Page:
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Graves’ disease

Graves’ disease (or Basedow-Graves’ disease) is an autoimmune disease that primarily affects the thyroid gland. It is the most common cause of hyperthyroidism which involves enlargement of the thyroid gland (goiter) and overproduction of thyroid hormone. Symptoms of hyperthyroidism include rapid heartbeat, muscle weakness, disturbed sleep, and irritability.  Some patients with GD also have involvement of the eyes (Graves’ Orbitopathy or Ophthalmopathy; GO) with inflammatory infiltration of the orbit that can cause bulging eyes (exophthalmos) and other inflammatory changes that lead to visual disturbances and other visual symptoms. Graves’ disease (GD) is caused by the production of autoantibodies to the thyroid-stimulating hormone receptor (TSHR). Stimulatory autoantibodies in GD activate the TSHR on thyroid follicular cells, leading to thyroid hyperplasia and unregulated thyroid hormone production and secretion. In some patients antibodies can antagonize TSHR by either blocking TSH binding or interacting with TSHR epitopes that inhibit cAMP production. There is a genetic predisposition to the development of GD and there is about an 8:1 female to male ratio in patients diagnosed with GD.  Smoking is associated with the more serious eye manifestations.


The classic presentation of GD includes the presence of a goiter in association with symptoms of an overactive thyroid gland. These symptoms range from mild symptoms of palpitations, racing heart, weight loss, muscle weakness, and tremors to frank thyrotoxicosis or thyroid storm which is associated with severe and life-threatening consequences of hyperthyroidism. Patients may also present with signs and symptoms of eye disease such as ‘bug eyes’ (exophthalmos). Some patients present with classic Graves’ eye disease, but are euthyroid at the time of presentation. A significant number of patients present with atypical or non-classic symptoms such as isolated tremors, atrial fibrillation, or anxiety. In these cases the diagnosis of GD is not considered for many months and definitive diagnosis is unfortunately delayed.


The diagnosis of GD starts with a health care worker recognizing the signs and symptom and considering the possibility of hyperthyroidism. This is followed by measurement of TSH which if below normal (suppressed), confirms the hyperthyroid state. Elevation of thyroid hormone levels then would confirm the presence of clinical hyperthyroidism. The differential diagnosis of hyperthyroidism includes GD as well as non-autoimmune causes such as multinodular goiter and thyroiditis. Traditionally, the next step would be radioactive iodine uptake and scanning to define and characterize the overactivity of the gland often in anticipation of radioactive iodine ablation of the gland as definitive therapy. More commonly the diagnostic evaluation involves anatomical characterization of the thyroid gland with ultrasonography which defines the size of the gland and determines the degree of vascularity (blood flow).  A diffuse increase in both size and vascularity are consistent with the diagnosis of GD. This evaluation, when combined with the clinical signs and symptoms and the hormone levels may be sufficient to make the diagnosis and initiate therapy. Many cases of GD are not easily diagnosed and measurement of thyroid receptor-stimulating autoantibodies (anti-TSHR or TRAb) is often very helpful to confirm the diagnosis.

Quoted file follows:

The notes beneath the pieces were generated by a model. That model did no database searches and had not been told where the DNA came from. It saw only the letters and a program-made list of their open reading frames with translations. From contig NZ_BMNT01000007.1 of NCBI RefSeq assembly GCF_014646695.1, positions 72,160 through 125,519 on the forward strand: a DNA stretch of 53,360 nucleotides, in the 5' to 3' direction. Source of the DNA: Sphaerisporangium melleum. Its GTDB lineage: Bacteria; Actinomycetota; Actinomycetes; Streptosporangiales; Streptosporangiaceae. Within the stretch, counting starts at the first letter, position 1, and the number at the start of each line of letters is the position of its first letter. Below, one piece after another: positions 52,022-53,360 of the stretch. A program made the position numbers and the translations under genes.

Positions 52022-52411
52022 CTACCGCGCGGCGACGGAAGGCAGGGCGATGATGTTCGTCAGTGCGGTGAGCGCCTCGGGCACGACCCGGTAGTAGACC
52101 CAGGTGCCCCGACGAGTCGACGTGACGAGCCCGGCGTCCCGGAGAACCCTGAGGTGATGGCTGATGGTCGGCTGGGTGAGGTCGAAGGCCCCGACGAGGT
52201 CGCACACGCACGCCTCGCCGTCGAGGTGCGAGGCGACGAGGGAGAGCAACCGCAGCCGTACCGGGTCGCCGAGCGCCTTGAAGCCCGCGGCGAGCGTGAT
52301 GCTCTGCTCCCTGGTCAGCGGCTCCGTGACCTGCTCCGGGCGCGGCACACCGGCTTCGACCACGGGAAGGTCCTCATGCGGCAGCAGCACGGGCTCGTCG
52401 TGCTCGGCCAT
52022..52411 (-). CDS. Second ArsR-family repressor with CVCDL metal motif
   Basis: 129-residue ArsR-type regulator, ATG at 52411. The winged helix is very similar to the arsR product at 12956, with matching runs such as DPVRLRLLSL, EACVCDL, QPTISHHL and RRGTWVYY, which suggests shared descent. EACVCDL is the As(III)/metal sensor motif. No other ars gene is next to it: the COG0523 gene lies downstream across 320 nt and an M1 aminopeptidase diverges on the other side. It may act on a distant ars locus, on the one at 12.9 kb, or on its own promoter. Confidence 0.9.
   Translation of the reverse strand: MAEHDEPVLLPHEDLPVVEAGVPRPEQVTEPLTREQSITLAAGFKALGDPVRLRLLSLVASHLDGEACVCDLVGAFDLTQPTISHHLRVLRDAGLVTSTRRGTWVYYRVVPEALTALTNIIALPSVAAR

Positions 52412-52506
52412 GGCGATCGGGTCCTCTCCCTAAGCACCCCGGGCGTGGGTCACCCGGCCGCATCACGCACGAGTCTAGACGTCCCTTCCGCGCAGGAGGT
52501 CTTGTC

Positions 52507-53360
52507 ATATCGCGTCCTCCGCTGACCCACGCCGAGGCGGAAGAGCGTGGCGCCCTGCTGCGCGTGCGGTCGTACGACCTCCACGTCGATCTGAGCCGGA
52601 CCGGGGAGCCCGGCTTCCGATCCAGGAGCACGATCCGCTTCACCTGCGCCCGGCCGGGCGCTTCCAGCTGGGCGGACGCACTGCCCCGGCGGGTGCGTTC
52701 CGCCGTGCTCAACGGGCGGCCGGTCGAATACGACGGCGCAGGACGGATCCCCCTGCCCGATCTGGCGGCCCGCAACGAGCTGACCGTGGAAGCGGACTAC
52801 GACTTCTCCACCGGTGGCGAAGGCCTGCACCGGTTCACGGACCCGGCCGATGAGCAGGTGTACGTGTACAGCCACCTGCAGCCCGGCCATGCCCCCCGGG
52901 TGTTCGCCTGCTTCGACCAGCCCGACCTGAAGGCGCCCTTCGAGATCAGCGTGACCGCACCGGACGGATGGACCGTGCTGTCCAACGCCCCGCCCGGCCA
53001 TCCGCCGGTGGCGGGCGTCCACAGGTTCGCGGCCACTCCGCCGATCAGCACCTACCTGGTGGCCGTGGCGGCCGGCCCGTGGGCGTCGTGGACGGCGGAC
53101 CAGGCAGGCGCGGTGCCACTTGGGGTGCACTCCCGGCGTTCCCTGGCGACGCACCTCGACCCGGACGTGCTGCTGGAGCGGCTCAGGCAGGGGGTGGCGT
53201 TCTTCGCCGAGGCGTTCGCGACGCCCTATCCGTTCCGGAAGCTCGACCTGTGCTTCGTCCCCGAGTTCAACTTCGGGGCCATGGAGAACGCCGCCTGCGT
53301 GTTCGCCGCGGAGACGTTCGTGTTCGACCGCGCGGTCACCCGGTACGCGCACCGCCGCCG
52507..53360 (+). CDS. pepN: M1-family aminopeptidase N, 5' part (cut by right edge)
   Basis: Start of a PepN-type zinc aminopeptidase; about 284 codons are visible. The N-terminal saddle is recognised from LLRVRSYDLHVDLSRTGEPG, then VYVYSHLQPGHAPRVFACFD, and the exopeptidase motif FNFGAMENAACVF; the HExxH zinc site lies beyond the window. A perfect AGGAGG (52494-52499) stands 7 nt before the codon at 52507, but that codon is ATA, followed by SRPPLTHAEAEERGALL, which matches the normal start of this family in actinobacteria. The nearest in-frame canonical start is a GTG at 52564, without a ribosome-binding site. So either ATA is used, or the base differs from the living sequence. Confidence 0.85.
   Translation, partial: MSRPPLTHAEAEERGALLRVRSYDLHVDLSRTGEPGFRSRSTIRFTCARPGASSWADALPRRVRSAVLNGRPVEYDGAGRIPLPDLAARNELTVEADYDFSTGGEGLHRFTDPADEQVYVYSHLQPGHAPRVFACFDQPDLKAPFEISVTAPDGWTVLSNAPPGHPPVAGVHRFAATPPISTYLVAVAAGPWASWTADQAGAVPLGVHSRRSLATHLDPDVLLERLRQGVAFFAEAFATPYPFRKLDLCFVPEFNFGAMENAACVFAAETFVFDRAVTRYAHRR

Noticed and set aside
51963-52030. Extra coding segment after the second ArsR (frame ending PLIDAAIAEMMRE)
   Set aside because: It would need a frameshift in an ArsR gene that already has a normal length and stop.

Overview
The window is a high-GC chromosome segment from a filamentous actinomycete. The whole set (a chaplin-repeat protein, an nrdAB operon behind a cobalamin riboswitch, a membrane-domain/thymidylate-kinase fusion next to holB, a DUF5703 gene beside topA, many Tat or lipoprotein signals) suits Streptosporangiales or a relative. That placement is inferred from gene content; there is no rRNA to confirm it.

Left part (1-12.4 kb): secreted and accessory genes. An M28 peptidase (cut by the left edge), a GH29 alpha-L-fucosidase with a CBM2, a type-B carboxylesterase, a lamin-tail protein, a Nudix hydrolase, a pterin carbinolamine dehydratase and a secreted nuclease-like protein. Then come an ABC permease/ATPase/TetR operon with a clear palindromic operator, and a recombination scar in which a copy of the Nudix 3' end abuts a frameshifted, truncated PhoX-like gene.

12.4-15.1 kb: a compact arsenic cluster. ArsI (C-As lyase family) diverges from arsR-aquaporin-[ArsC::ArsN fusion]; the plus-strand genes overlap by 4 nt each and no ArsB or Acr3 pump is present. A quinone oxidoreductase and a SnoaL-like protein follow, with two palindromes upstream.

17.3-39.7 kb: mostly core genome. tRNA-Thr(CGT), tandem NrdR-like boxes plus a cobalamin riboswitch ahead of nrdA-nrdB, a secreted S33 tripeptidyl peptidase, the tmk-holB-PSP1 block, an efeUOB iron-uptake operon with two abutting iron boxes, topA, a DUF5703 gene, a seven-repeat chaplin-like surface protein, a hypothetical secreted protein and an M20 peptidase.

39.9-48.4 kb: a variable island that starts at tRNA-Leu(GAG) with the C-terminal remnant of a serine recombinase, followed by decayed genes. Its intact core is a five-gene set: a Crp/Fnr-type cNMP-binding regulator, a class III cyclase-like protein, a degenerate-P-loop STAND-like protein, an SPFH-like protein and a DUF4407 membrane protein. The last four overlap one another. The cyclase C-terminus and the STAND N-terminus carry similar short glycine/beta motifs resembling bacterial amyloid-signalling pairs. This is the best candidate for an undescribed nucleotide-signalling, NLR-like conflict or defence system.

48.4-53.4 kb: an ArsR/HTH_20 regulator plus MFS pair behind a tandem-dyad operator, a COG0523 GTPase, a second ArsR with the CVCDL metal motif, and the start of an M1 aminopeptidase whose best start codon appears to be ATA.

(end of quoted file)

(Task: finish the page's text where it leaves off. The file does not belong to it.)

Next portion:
Measurement of anti-TSHR autoantibodies

Two types of tests are available for clinical laboratories to measure anti-TSHR autoantibodies. One type is a competitive binding test. This test is usually called a TRAb test and measures the ability of the antibodies to bind to the TSHR regardless of the biological activity of the antibodies. Another type of test, referred to as bioassays, measure the ability of the anti-TSHR to stimulate thyroid cells. These test measure what are called thyroid-stimulating immunoglobulin (TSI) or thyroid-stimulating antibody (TSAb).  TSI are specific for GD because it is the stimulating antibodies that lead to hyperthyroidism. Recent data show that TSI levels correlate with the severity of GO.


There are three possible forms of treatment for the hyperthyroidism of GD. Radioiodine ablation involves administering an appropriate dose of 131I which concentrates in the thyroid and destroys thyroid cells. Following this form of therapy the patient loses thyroid function and becomes hypothyroid and thus dependent on thyroid hormone replacement for life. There are two anti-thyroid drugs (ATD) available for treatment of GD, propylthiouracil (PTU) and methimazole (MMI).  Response to these drugs is general 50% or less. Total thyroidectomy can be performed if radiodine is contraindicated and ATD are not effective or not tolerated.

Recommended Reading

  1. Brent, G. A. 2008. Clinical practice. Graves' disease. N Engl J Med 358:2594-605.

  2. Lytton, S. D., and G. J. Kahaly. 2010. Bioassays for TSH-receptor autoantibodies: an update. Autoimmun Rev 10:116-22.

  3. Lytton, S. D., K. A. Ponto, M. Kanitz, N. Matheis, L. D. Kohn, and G. J. Kahaly. 2010. A novel thyroid stimulating immunoglobulin bioassay is a functional indicator of activity and severity of Graves' orbitopathy. J Clin Endocrinol Metab 95:2123-31.

  4. http://www.mayoclinic.com/health/graves-disease/DS00181